The skills that contribute to the various components of emotional intelligence (often called EI, or EQ)—self-awareness, self-management, awareness of and interaction with others, and resilience—can provide an excellent foundation for community builders in their work to bring awareness, build empathy, and move people to compassionate action within their communities. Emotional intelligence may be viewed as prerequisites to the development of compassion.
One of the foundational aspects of emotional intelligence, for example, is self-awareness, which includes “emotional literacy,” the ability to identify your feelings and emotions in a given moment so that you can then learn how to manage them. Emotional literacy, like other skills of emotional intelligence, can be taught and learned. Empathy—the ability to recognize and identify with the emotions of others—is another significant aspect of emotional intelligence training. A well-developed sense of empathy, or “emotional resonance” with another, paves the way for the development of satisfying and productive relationships. It can also result in a greater understanding and a more compassionate view of all beings and their suffering.
Build Compassion Education in the Schools
While adding to the school curriculum may not be obviously related to community building, we would be remiss by not mentioning the opportunity to look to the future by introducing compassion and related concepts early and often in schools. Fortunately, there are a number of projects and curricula in many countries that purport to do just that. The Charter for Compassion website includes a great many resources in this vein and also invites schools and institutions of higher learning to sign the Charter for Compassionate Schools.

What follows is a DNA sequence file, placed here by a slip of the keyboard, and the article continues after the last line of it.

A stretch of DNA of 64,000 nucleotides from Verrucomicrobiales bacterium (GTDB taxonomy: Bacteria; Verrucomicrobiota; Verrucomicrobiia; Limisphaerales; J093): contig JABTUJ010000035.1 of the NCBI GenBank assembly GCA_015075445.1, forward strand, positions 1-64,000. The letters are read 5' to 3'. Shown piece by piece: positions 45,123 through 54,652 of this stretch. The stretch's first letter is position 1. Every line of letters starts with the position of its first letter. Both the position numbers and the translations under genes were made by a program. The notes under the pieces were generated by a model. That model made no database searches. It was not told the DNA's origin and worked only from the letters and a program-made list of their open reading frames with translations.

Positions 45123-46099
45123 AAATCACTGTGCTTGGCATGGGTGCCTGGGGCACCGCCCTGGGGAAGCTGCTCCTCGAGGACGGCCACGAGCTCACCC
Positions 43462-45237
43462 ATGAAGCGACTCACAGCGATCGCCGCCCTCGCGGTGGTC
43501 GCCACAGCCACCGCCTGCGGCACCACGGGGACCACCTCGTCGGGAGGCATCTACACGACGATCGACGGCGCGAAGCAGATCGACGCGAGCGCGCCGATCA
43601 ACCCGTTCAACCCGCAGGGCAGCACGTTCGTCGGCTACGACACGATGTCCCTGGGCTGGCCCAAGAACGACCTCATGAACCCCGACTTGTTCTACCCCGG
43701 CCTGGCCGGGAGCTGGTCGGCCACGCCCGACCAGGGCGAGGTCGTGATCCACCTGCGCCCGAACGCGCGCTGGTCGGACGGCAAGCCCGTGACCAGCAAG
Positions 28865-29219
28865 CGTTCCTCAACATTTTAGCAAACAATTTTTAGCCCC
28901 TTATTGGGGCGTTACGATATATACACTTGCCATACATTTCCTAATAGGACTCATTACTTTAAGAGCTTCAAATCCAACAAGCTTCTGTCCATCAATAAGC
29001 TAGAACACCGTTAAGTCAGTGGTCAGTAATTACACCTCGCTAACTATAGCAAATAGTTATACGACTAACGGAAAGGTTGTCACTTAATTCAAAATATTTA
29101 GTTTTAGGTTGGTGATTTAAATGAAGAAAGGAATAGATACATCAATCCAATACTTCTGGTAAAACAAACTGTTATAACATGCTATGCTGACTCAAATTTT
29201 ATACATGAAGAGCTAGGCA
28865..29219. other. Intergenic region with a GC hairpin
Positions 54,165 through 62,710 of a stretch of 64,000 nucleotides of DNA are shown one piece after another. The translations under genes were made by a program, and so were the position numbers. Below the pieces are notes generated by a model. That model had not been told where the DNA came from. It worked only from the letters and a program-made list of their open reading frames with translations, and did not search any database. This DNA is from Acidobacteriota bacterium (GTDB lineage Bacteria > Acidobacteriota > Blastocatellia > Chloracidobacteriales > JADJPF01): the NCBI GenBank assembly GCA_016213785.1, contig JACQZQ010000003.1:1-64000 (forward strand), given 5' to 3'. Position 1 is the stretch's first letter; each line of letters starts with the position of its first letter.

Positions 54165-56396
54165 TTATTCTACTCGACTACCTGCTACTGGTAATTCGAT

Join Efforts with Others in a Global Compassion Movement
In the past fifty years or so, largely due to technology and new modes of transportation and communication, we have moved closer to the realization that we can no longer live in isolated communities, that we are indeed interconnected and interdependent. As a species, we can build on and extend familial compassion to an extended or blended family, to friends, and perhaps to acquaintances who share our community (a neighborhood, a school or college, a town or city, a state or province, or even a country). Efforts to foster and build awareness, empathy, and compassion in our own communities may lead to efforts on a larger scale—toward the realization of a world of peaceful co-existence.
It is our task as members of the community to nurture those seeds of compassion in each other, so that they thrive, flourish, and make us capable of assisting all beings who are suffering or in pain in any way, both in our own communities and in every place on Earth.